Lecture 3. Romanization and Caravanic Display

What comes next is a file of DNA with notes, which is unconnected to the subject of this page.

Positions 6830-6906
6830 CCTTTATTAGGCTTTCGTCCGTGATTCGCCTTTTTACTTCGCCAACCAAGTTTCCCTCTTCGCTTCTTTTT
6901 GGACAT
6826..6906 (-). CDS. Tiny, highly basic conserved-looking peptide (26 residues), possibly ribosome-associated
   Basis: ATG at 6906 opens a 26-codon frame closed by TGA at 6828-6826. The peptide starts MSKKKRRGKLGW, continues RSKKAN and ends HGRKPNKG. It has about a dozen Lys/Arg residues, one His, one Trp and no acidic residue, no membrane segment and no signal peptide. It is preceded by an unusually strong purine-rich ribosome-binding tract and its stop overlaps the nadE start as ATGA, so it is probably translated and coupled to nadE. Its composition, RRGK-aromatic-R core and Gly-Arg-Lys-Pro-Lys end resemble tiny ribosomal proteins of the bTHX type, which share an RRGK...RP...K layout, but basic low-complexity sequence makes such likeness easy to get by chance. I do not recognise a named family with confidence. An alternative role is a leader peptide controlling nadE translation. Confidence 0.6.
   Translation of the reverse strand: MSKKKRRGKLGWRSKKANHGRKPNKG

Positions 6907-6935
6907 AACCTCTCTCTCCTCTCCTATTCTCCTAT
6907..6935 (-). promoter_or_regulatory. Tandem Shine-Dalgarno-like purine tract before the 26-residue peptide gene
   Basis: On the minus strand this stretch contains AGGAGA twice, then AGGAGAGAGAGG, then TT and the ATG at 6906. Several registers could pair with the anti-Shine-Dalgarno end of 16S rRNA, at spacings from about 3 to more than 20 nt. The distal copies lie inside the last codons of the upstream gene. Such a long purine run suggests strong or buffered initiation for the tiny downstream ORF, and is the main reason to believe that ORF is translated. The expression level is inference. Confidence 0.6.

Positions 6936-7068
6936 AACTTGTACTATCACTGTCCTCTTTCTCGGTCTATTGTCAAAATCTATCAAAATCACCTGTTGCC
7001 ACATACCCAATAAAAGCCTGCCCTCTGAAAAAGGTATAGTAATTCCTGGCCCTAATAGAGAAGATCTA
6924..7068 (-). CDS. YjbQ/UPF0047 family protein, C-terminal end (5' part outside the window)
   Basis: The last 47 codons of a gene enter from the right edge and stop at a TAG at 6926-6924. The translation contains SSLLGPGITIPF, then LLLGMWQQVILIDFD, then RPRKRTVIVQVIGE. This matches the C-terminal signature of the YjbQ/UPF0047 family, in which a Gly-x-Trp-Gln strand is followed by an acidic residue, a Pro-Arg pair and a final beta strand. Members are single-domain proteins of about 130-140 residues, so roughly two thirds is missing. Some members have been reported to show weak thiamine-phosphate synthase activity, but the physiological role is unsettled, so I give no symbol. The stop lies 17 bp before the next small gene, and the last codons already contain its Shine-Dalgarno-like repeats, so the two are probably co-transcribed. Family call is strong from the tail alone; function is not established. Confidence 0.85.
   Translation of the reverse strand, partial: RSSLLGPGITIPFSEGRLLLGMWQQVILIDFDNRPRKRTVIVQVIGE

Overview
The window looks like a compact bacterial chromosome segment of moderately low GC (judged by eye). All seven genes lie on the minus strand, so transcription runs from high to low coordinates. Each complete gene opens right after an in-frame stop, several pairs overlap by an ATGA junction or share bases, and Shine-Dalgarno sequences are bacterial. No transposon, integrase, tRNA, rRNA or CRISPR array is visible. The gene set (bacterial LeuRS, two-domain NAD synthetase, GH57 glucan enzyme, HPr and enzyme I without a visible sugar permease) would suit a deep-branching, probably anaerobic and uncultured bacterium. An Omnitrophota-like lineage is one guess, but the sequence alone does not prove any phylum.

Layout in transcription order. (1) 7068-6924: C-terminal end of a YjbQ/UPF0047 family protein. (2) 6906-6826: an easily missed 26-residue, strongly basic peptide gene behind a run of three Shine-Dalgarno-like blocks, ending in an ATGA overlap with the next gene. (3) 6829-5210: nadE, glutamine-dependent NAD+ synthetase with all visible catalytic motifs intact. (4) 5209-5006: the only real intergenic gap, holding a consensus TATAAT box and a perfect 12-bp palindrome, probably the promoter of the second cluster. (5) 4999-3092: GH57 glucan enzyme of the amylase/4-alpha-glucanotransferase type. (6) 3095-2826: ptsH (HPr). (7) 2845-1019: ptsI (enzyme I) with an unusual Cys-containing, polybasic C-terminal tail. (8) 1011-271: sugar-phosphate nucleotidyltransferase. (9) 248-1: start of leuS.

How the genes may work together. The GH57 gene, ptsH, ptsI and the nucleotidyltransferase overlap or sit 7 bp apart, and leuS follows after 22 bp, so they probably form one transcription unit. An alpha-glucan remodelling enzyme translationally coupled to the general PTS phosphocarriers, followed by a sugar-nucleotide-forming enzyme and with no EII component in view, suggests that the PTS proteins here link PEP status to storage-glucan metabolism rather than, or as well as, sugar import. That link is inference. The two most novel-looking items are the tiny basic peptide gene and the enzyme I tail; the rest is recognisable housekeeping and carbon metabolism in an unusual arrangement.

These lectures cover the history and context of Petra, a site in Jordan. It was one of several sites that were created by the Nabateans, who came to dominate the area of west Jordan and the Sinai between the the 3rd century BCE and the 4rd century CE. Originally a nomadic Arabian tribe, they settled into the region to control and stabilize the trade routes between Africa and India to the south and the Hellenized and Roman world to the north. The managed to control land in effect bottleneck the trade between India and Rome and between 100 BCE and about 200 CE were the masters of cross desert trade. They were fabulously wealthy, and spent their money on water management, extravagant tombs, spas and a myriad of shrines transforming themselves not into a destination and trade center but also into a type of Delphi in the desert. It did not last long. Their wealth led them into conflict with the Judean and Roman rulers. In 110, they were officially subsumed into the Roman Empire, the Nabateans being given the rare privilege for non-Romans of becoming Roman citizens, so important were they to the Roman worldview. In the 4th century a set of earthquakes damaged the system and the site slowly became unusable. Nonetheless, Christians came and constructed churches there, some of the earliest in Christendom. By the 5th century, living in the site was no longer tenable, even for the hearty Christian monks, and the site drifted into obscurity and was only discovered by Europeans in the middle of the 19th century. Five original arguments not usually found in the literature:   The crow’s foot motif of some of the tomb fronts has puzzled archaeologists about its possible sources in Mesopotamian, Persian or Egyptian origins. That as it may, I suggest that it is a diagram of the water system and that those tombs were possibly the tombs of the water manager-engineers, who certainly held a high place in the society.   The High Places in Petra and elsewhere in the Nabatean world are usually not discussed enough. As Petra grew, these high places became an attraction of their own, similar to other important high place sanctuaries in Greek or Levant. Since we know so little about what went on here, a comparative analysis of mountain-top rituals has yet to be attempted on these sites.   The view west from in front of the Nymphaeum is startling. One sees against the setting sun a kneeling camel. I argue that this visual element is key to understanding the magic and the draw of Petra. It is at this spot that the caravan trail comes to an end and an important part of the urban design. I also try to understand the layout of the city from the perspective of the caravan route.   The Nabatean settlements in the Negev Desert were agriculture oriented by the first century BCE. This is sometimes seen as the desert nomads “settling down”. I see it as an extension of the emerging hospitality economy of Petra as people came to Petra for baths and ritual events. They obviously needed food. The villages produced the necessary food rather than importing them from elsewhere.   I discuss the social make-up of the city, which is rarely done. I also give a general ranking, though that is something can obviously be debated. My point is that as the city grew, the Nabatean elites were a controlling minority.     Nabatean Elites (clans and kings) Soldiers (The military extension of the elites) Ritual Specialists (and their dependents) Water controllers: “hydro-engineers” (water controllers and ritual specialists were probably connected in some way) Stone masons (and associated craft specialists) Performers (musicians and other elements of the entertainment economy) Farmers (mostly from outside of Petra, from other Nabatean sites that produced food)

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